— The Naval War of 1812 • Theodore Roosevelt

... to make the fortune of her and your children; when you are to leave her, too, in the care and protection of a friend that gives credit to the old stories of friendship, and doth an honour to human nature. What, in the name of goodness! do either of you think that you have made an union to endure for ever? How will either of you bear that separation which must, some time or other, and perhaps very soon, be the lot of one of you? Have you forgot that you are both mortal? As for Christianity, I see you have resigned all pretensions to it; for ...
— Amelia (Complete) • Henry Fielding

... his being that, "mad for the night and the deep unknown," leaps back to the "unphenomenal" world whence his spirit came and blends his spirit into one with the Universal Spirit. This same union through the soul's flame "A.E." presents in his pictures, and in his prologue to "The Divine Vision" he writes that he wishes to ...
— Irish Plays and Playwrights • Cornelius Weygandt

... Confederacy, Association Opposed to Woman's Suffrage, Civic Federation Woman's Department, Society United States Daughters of 1812, Woman's Rivers and Harbors Congress, Congress of Mothers, Daughters of Cincinnati, Daughters of the Union, Daughters of the Revolution, ...
— The Conquest of America - A Romance of Disaster and Victory • Cleveland Moffett

... enmity and vengeance smote so heavily; but likewise to explain, with some degree of minuteness, the views and purposes which, from first to last, influenced our Indian government in its conduct of these delicate, and ultimately momentous transactions, in order fully to appreciate the union of moderation and energy which, under the auspices of Sir Henry Hardinge as governor-general of India, and Sir Hugh Gough as commander o the army of the Sutlej, has satisfied the world that right and might were equally on the ...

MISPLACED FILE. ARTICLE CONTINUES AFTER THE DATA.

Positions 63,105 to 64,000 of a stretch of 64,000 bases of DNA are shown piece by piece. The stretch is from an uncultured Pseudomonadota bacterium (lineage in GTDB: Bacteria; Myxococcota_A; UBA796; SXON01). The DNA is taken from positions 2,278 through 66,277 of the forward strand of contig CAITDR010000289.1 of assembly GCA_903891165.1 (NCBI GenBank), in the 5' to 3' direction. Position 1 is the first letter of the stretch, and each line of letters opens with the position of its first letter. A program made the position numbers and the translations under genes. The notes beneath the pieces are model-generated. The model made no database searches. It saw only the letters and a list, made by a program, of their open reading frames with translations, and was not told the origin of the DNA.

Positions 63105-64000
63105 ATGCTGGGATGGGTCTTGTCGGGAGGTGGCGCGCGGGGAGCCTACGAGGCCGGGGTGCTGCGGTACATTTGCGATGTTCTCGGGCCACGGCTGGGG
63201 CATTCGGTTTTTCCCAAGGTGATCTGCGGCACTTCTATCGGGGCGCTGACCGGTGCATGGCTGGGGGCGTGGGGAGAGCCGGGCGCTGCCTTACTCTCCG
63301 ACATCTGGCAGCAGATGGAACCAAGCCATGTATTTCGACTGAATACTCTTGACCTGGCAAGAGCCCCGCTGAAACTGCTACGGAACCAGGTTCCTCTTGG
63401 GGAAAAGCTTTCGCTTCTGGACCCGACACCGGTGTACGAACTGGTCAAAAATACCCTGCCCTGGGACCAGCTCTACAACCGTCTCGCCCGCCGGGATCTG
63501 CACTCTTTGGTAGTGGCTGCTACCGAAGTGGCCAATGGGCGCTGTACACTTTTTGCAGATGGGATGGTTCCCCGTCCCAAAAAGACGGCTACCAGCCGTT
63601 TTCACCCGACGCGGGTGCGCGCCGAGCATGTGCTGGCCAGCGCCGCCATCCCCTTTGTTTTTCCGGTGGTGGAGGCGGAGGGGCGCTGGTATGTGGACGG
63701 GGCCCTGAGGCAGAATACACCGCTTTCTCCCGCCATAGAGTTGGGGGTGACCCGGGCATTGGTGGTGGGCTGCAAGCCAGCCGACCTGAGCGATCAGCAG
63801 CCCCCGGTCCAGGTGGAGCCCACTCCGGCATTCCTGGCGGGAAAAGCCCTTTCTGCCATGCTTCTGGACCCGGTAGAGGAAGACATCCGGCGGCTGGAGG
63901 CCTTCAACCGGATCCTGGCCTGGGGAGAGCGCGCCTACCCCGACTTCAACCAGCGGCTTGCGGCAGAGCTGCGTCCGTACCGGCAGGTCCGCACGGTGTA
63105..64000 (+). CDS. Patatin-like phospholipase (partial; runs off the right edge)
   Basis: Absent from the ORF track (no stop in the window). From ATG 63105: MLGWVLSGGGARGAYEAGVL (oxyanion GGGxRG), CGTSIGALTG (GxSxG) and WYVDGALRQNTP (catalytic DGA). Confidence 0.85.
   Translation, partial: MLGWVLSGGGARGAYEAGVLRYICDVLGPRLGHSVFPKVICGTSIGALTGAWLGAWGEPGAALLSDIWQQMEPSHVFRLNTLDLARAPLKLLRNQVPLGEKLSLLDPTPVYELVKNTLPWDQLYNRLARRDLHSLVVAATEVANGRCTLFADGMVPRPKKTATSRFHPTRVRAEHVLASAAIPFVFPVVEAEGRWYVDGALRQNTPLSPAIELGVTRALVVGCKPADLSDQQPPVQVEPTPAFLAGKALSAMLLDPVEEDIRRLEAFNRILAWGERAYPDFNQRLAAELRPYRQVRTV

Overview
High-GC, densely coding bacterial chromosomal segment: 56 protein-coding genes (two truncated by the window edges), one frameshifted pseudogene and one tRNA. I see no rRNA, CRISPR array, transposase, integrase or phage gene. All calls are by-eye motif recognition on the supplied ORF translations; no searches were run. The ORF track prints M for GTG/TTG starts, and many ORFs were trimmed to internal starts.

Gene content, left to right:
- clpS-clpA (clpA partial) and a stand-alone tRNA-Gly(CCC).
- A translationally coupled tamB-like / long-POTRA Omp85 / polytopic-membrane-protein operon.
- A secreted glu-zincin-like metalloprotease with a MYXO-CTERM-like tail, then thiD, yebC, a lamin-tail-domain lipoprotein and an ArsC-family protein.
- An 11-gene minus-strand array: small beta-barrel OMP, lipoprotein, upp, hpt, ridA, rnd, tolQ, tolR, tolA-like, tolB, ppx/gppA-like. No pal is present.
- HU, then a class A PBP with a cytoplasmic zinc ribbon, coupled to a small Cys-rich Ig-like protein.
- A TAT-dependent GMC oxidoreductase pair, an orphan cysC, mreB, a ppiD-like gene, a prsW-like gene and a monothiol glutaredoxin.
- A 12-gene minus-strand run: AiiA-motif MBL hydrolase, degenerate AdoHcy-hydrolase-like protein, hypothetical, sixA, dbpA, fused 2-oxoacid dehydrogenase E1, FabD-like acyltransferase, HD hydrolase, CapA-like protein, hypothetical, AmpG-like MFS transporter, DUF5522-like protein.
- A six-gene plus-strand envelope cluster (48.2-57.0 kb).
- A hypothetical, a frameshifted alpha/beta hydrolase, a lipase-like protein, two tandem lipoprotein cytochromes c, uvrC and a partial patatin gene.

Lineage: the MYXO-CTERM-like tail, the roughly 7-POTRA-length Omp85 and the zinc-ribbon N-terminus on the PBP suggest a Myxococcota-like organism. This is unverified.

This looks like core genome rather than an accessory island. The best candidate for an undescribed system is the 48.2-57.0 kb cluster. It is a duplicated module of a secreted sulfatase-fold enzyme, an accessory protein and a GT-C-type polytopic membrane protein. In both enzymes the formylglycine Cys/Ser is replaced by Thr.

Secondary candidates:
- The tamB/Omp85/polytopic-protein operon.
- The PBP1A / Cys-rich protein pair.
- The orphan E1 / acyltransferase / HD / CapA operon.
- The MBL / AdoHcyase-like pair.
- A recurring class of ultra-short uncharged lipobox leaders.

— Blackwood's Edinburgh Magazine, Volume 59, No. 367, May 1846 • Various

... note from Mackintosh, who is a rare instance of the union of very transcendent talent and great good nature. To-day (Tuesday) a very pretty billet from M. la Baronne de Stael Holstein. [5] She is pleased to be much pleased with my mention of her and her last work in my notes. I spoke as I thought. Her works are my delight, and so is she herself, for—half ...
— The Works of Lord Byron: Letters and Journals, Volume 2. • Lord Byron

... strikes, called at the union headquarters, spoke with the men, even called on some of the cloak-makers' bosses and learned their grievances. Then he wrote accounts of the strike without taking sides, merely reporting the facts as fairly ...
— The Nine-Tenths • James Oppenheim

... too, of Emily and Clarendon, although their union was far more in accordance with his earlier theories, yet he could not but note, how little their happiness seemed to rest on their position in society, and how greatly was it based on their love for ...
— A Love Story • A Bushman

... the family to keep her and her fortune in their hands, a purpose which every instinct bade Mrs. Lisette Gould to traverse and overthrow, if only because she hated such artfulness and meanness. Unfortunately, too, as she had been a governess, and her father had been a Union doctor, she could put herself forward as something above a farmer's wife, indeed "quite as good as ...
— Magnum Bonum • Charlotte M. Yonge

... sexes putting up a cocoanut shy. The gentlemen wore blue jerseys, the ladies white aprons and quite fashionable hats with heavy plumes. Wodger, of the "Purple Fawn," and Mr. Jaggers, the cobbler, who also sold old second-hand ordinary bicycles, were stretching a string of union-jacks and royal ensigns (which had originally celebrated the first Victorian Jubilee) across ...